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Plague found in fleas collected after death of 10-year-old girl in southwest Colorado

The plague-positive fleas were collected from a prairie dog colony that went "silent" shortly after a 10-year-old girl died of the plague in the area.

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Humans can contract the plague bacterium, Yersinia pestis, when bitten by a rodent flea that is carrying this pathogen, or by handling an infected animal. Murine typhus, due to Rickettsia typhi bacteria, can also be transmitted by rodent fleas to humans. (CDC)

Laboratory tests confirmed the presence of the plague in fleas collected in La Plata County after a 10-year-old girl died from the disease earlier this month, public health officials said.

The plague-positive fleas were collected from a private property in south central La Plata County after residents reported a nearby prairie dog colony had gone “silent” and that the activity of the animals was no longer visible, said Dr. Jennifer House, the Colorado Department of Public Health and Environment’s state veterinarian Monday. Health officials have not confirmed the girl who died was infected by fleas from the colony under investigation.

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Health officials were notified of the potential case July 5 and days later, confirmed that the girl died from the plague — the state’s first human plague death since 2005. The Durango Herald reported that the fourth grader raised hogs in 4-H.

The Colorado Department of Public Health and Environment has reported plague cases in animals from across the state, though they are most commonly found in rural areas, House said. So far this year, plague has been detected in Adams, Boulder, Huerfano, El Paso, La Plata and San Miguel counties, she said. 

“We can honestly see plague in most locations. The majority of our positive animals come more from rural areas, but we have seen plague approaching the metro area,” House said, noting that in 2009, health officials saw a prairie dog die-off near the border of Denver and Adams counties.

Plague is found in animals and people year round in Colorado, though it is most commonly detected during the spring and summer months, after animals become more active and reproducing, House said. This is when there is also higher chances of people interacting with animals.

“There is no month where it is not present,” she said.

CDPHE is currently investigating several plague cases around the state, she said.

While prairie dogs are extremely susceptible to the disease, other rodents such as squirrels, wood rats and chipmunks, could also become infected and pose a risk to people, House said. 

Because prairie dogs are very visible animals and active during the day, people who live near their colonies may notice when there is less activity than normal, she said, explaining that’s an indication plague could be present.

If plague is suspected in an area, CDPHE will work with Colorado Parks and Wildlife to apply a pesticide treatment to the burrows to kill the fleas, she said. If the prairie dogs have already died, the pesticide will protect other animals who may pass near the colony and prevent them from transporting the fleas.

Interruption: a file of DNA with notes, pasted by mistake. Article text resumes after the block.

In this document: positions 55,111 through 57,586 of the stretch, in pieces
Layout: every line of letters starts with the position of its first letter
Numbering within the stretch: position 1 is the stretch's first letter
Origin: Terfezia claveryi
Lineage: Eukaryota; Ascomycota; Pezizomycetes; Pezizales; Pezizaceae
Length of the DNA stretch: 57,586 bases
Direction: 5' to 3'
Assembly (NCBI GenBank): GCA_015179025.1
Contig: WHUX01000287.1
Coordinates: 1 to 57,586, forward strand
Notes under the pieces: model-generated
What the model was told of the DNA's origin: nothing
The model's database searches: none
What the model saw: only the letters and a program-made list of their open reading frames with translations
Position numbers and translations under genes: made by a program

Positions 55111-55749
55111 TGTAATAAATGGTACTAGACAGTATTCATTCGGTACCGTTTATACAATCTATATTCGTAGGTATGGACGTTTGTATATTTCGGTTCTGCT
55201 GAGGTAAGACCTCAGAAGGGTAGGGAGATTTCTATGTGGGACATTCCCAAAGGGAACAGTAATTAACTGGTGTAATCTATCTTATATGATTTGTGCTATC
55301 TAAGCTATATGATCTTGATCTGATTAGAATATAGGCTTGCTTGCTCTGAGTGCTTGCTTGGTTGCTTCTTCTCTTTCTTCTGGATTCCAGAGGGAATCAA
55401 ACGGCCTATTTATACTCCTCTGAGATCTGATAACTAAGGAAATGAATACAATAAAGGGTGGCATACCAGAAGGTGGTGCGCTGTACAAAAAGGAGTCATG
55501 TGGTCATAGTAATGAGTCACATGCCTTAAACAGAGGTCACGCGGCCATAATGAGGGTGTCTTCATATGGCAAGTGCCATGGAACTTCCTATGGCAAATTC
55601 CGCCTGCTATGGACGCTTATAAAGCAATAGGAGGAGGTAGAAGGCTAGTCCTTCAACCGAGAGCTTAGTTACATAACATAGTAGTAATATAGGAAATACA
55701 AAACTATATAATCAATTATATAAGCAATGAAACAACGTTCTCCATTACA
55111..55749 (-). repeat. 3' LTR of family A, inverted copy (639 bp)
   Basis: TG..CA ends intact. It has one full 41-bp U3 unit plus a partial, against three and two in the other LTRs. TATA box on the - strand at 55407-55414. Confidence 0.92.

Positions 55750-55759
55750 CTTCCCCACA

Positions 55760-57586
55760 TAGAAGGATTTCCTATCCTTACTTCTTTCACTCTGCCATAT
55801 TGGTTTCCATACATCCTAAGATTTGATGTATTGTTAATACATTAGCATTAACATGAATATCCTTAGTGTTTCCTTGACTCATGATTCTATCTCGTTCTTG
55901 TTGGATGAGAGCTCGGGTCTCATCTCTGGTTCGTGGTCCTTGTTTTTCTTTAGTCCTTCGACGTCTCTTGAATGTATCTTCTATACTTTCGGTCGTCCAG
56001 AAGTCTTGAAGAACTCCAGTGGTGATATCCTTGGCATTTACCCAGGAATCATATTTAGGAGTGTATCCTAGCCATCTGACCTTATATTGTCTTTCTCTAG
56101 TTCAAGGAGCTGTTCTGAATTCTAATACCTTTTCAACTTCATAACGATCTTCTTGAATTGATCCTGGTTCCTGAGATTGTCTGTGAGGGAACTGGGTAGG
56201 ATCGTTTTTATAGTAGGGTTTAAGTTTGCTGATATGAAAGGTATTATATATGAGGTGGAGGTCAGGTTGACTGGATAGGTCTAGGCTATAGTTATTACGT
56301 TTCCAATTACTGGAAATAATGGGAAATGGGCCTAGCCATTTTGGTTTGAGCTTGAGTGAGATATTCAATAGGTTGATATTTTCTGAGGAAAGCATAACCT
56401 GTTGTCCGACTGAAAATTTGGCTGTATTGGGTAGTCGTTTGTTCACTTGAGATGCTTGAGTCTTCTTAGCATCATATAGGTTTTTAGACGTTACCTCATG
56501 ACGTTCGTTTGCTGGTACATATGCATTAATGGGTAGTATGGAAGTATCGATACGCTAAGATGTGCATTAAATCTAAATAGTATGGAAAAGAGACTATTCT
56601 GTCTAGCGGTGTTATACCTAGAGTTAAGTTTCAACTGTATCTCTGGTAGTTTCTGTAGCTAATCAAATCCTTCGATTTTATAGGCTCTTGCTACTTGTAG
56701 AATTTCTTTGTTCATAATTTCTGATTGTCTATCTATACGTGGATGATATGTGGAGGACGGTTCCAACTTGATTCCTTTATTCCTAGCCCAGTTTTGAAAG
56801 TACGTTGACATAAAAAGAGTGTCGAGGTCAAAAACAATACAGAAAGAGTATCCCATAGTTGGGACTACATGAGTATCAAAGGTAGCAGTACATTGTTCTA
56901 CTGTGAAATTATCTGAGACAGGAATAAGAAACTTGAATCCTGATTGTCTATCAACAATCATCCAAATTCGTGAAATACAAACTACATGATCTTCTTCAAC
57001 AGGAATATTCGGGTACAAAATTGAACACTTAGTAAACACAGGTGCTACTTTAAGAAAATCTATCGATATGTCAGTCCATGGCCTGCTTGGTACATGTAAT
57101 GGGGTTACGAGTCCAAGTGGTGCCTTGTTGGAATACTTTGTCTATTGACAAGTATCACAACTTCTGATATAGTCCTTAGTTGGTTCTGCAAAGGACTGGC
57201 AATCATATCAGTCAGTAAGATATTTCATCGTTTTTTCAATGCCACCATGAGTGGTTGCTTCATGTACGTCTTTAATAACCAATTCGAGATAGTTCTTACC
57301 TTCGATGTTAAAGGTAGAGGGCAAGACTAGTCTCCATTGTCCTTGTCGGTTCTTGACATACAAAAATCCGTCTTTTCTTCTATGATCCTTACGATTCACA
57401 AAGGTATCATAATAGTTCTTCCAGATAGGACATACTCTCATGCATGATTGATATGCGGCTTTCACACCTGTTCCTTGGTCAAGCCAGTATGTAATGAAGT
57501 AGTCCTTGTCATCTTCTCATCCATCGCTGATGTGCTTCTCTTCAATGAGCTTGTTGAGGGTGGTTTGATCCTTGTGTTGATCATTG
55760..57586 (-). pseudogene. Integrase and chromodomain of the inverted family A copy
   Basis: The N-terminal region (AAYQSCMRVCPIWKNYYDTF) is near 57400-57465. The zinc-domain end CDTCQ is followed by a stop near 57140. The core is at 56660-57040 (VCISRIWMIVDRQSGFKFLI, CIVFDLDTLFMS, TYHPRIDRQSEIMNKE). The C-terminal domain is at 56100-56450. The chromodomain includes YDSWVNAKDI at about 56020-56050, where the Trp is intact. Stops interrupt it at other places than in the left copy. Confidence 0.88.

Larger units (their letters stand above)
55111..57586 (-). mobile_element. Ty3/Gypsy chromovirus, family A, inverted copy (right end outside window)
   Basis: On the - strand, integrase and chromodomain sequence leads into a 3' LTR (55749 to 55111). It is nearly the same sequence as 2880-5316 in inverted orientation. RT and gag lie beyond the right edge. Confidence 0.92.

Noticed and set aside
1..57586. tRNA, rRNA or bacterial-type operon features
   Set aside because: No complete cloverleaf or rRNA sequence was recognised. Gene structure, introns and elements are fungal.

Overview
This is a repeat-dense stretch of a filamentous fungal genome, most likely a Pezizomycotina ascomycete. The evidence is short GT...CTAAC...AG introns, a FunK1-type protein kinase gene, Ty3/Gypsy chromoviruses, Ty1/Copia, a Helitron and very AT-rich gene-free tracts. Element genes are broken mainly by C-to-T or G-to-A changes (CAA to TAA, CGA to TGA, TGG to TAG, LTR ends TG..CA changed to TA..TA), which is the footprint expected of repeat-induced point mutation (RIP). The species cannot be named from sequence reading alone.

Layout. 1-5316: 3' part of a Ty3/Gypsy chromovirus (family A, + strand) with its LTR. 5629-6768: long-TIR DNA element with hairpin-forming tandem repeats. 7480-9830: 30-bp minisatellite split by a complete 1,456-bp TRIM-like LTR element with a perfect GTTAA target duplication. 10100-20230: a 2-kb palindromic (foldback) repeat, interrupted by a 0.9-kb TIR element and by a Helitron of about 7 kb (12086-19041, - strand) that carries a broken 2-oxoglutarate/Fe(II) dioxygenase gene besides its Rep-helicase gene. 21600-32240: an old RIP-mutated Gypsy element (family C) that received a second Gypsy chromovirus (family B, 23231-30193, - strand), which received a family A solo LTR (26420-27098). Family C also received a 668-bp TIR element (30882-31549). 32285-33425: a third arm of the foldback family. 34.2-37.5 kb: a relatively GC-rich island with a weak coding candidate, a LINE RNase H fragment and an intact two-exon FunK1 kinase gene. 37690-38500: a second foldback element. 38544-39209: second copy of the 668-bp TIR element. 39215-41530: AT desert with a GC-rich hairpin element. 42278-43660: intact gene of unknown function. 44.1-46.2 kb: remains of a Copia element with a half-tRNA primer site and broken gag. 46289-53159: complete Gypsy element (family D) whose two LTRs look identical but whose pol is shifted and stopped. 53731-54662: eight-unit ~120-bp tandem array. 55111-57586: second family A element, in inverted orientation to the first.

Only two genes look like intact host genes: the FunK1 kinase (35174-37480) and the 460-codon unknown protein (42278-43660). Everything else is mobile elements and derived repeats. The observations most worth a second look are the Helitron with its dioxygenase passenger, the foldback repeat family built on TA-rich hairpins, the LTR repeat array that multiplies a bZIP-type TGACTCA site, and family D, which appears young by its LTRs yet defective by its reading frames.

Plague has the potential to spread quickly, she said. 

A coyote peers out from cover in this 2014 photo taken at the Bear Creek Greenbelt in Lakewood. (Rob Raker, Special to The Colorado Sun)

“All it takes is one coyote or a fox to go through a rodent die-off area and pick up infected fleas to transport it to a different area,” Dr. House said. 

​​Residents should not kill prairie dogs on their property because doing so increases the risk of contracting the plague, the San Juan Basin Public Health Department warned in a news release.

While state data shows only four cases of confirmed plague in animals this year, House warned that the data is not completely reflective of plague in the state due to the challenges in testing.

“Even if you don’t see a lot of positives in our database, it doesn’t mean it isn’t present. It just means we weren’t able to find the correct specimen and conduct laboratory tests to get the results,” she said. “It is always going on undetected.”

According to the Centers of Disease Control and Prevention, between one and 17 cases of plague, on average, are reported annually in humans, with hot spots in northern New Mexico and Arizona, and in southern Colorado.

How to stay safe from the plague

Those who develop a high fever after they have been outdoors where they may have been bitten by a flea, or have touched a sick or dead animal should seek medical care immediately, House said. 

Symptoms of the bubonic plague, which is often transmitted by a flea bite, include a high fever, headache, chills and swollen lymph nodes, according to the CDC.

“Plague moves very quickly in the body. There are antibiotics that can successfully treat plague but they have to be started within 24 hours of the first symptom developing,” she said. 

To reduce the risk of contracting the plague, San Juan Basin Public Health suggested the following:

  • Protect pets with a flea treatment and keep them on a leash and out of wild rodent habitats.
  • Avoid sleeping alongside your pets.
  • Keep pets up to date on vaccinations and protected from fleas with flea collars and veterinary approved topical medications
  • Avoid all contact with rodents, including squirrels. Do not feed them.
  • Treat known rodent nests around your home with flea powder or an insecticide.
  • See a doctor if you become ill with a high fever and/or swollen lymph nodes.
  • Do not touch sick or dead animals
  • Contact a vet if your pet becomes ill with a high fever, open sores or swollen lymph nodes. Pets with plague can transmit the illness to humans.

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